Cup shape conducive to latte art? - Page 2

Beginner and pro baristas share tips and tricks for making espresso.
User avatar
orwa

#11: Post by orwa »

If, upon pouring, you see that the mass of the milk is getting instantly mixed with the mass of the coffee, to produce a liquid that is uniform in colour, and if this only changes (or doesn't change at all) as you continue pouring to the middle point of the cup (or later), where you suddently are able to "make the art happen", then what this mean is that you may be steaming well, but the steaming is not thorough (i.e. not all the mass of the milk is being steamed equally, or not steamed at all).

Note that the milk can still get mixed instantly with the coffee but still be steamed, that is, but still be qualitatively different from "hot liquid milk". This happens when the milk is under-stretched (i.e. too thin).

User avatar
dsc

#12: Post by dsc »

Hi guys,

normally latte art problems are caused by incorrect milk consistency, either too watery or too thick to pour. If you can froth well you can experiment with pouring latte art at different stages after the milk is done, for example straight after frothing, after 1min, 2min and so on. Just remember to always spin the milk in the jug before pouring. I know that some people say that tulip shaped cups are hard to work with, but to me they pretty much (if not easier!) the same as bowl shaped ones (it's easier to pour the milk under the crema as the cup is slimmer near the bottom).

Oh and remember you can pour good latte art even when the milk is less foamed, so you don't necessarily need a thick, yoghurt-like consistency every time.

Have a look at this clip I made recently, maybe it will help a bit (you can see me 'pushing' the milk into the cup at the last stage of the pour, before doing the rosetta):
Regards,
dsc.

trix

#13: Post by trix »

Very nice pour/rosetta, Tom. I can only hope to achieve that someday. Such smooth work!

Amazing how long it can take to learn and perfect this stuff.
Lucy
LMWDP #166 trix

User avatar
orwa

#14: Post by orwa »

Indeed... Especially if you want to perfect that stuff on a tool that is as difficult as the La Pavoni Professional :wink:

trix

#15: Post by trix »

You are right about that, Orwa...but I have been improving!.....It has just been taking me nearly a year...well...I started out just using chocolate syrup designs because I was way over frothing.
Lucy
LMWDP #166 trix

User avatar
orwa

#16: Post by orwa »

I am sure you have, myself it only took me 15 months, but frothing on that thing is "way too impossible" :lol:.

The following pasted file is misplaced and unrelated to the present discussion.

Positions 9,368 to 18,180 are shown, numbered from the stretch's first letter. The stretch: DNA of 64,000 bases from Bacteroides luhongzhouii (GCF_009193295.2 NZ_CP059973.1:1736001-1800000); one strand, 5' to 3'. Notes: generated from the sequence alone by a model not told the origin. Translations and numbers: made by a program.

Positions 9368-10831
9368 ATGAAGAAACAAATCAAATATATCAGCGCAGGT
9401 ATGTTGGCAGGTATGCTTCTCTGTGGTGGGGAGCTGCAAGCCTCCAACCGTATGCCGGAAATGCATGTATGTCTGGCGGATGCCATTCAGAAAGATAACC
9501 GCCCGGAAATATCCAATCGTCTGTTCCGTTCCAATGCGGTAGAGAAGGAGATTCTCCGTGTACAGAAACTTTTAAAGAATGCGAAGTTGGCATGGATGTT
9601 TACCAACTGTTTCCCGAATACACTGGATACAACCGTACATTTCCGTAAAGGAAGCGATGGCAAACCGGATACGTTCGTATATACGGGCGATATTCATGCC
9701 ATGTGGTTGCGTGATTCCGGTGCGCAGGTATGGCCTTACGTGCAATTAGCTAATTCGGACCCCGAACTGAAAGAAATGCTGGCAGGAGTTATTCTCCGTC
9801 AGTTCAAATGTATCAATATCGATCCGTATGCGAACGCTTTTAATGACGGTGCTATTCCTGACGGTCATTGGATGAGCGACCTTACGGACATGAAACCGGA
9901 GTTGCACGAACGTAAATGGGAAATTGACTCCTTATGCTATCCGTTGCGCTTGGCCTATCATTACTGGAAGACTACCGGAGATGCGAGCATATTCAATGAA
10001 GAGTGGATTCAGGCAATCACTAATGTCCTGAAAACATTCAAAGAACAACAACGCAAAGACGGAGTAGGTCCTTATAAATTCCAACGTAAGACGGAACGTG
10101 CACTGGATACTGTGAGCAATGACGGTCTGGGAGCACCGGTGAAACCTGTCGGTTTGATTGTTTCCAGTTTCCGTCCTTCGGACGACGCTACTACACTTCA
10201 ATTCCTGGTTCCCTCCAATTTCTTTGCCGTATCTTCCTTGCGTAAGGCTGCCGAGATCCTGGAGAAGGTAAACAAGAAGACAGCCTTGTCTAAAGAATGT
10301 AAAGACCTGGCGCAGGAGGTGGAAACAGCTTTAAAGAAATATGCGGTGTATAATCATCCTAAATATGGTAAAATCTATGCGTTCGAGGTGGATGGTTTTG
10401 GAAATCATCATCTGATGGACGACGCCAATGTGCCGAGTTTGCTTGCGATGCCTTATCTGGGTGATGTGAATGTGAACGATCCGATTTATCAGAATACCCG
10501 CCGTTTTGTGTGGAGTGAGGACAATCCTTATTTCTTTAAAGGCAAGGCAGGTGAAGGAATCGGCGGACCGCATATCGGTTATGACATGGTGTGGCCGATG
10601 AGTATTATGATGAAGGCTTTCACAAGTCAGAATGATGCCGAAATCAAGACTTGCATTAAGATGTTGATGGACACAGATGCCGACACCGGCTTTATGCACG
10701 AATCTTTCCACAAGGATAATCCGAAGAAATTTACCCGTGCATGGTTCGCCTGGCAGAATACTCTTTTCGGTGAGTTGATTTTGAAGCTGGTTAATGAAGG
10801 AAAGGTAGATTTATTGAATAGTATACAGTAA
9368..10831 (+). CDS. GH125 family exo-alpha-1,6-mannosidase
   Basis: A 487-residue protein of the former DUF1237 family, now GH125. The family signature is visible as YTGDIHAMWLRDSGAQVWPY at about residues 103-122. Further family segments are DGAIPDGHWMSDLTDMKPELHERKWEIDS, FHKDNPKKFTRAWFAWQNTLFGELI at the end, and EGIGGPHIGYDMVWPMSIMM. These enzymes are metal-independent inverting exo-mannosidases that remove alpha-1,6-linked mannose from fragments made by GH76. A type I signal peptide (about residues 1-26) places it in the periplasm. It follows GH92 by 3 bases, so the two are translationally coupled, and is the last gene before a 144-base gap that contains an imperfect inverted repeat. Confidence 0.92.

trix

#17: Post by trix »

I still say it isn't impossible. At first I thought it was, but once I got my technique down I realized that was the problem. The single hole tip I got from the guy in Brooklyn, NY had too big a hole so it frothed way too fast (for me)...and only produce little bubbles or thick dry stuff. I do fine with the one hole plugged and I do get microfoamed milk. You need to get the swirling motion down so that any larger bubbles disappear into the whirlpool.

I usually use the ACF 6oz bowl shaped cup for capps. I just got a pair of Terra Keramik cups for Christmas. Those being tulip shaped 5 oz cups have a smaller surface area for latte art. I feel a bit apprehensive using those for daily use because they seem less stable under the portafilter of the La Pavoni. The La Pavoni tends to lift up a bit when I pull some shots and those cups are too expensive to risk. At 120#'s, it takes all I have to pull some shots.
Lucy
LMWDP #166 trix

User avatar
cannonfodder
Team HB

#18: Post by cannonfodder »

orwa wrote:Indeed... Especially if you want to perfect that stuff on a tool that is as difficult as the La Pavoni Professional :wink:
You can do it; I used one for quite some time. It is actually a rather good steamer. Some of the machines have the steam wand at a relatively long angle, say 45 degrees in relation to the base. If you loosen the nut that hold the wand onto the valve, you can position the wand at a steeper angle, say 60 degrees. That will put the tip holes at more of a downward position and make frothing easier but you will not have a lot of clearance between the pitcher and boiler so watch your hands. That third hole in the steam tip (the one pointing toward you) was always my demon. Because of the angle of the wand, that hole was venting much more horizontal then the rest and had a tendency to break the surface and blast big bubbles into my milk, until I adjusted the wand.
Dave Stephens

trix

#19: Post by trix »

I also froth with the wand brought more up/forward to nearly the full angle, definitely not kept straight down.
Lucy
LMWDP #166 trix

DigMe

#20: Post by DigMe »

HB wrote:Reminds me of another thread...

Psyd wrote:
In pouring the 'Post-Dinner Fish' the technique requires that the foam be a bit fluffier than usual. Start an aggressive pour, from the near side of the cup to the far, and, with a very quick waggy motion, set the 'bones' of the fish on the return. Make sure that the swipe (the 'spine') is a bit off center to give it the proper 'belly/top-fin' ratio.

Oh no! You HAD to post that?! :lol:

Although I'd say that my "one take pours" are far better than they were at that time I am the opposite of everyone else on cup shape I think... or maybe it's just these particular cups. I can never seem to get good pours with my 6oz bowl-shaped cups. I get much better pours on my 4.5oz cups that have a more dramatic angle from side to bottom. Because of the shorter cup though I usually run out of room before I can finish a rosetta so I end up pouring a heart instead.

brad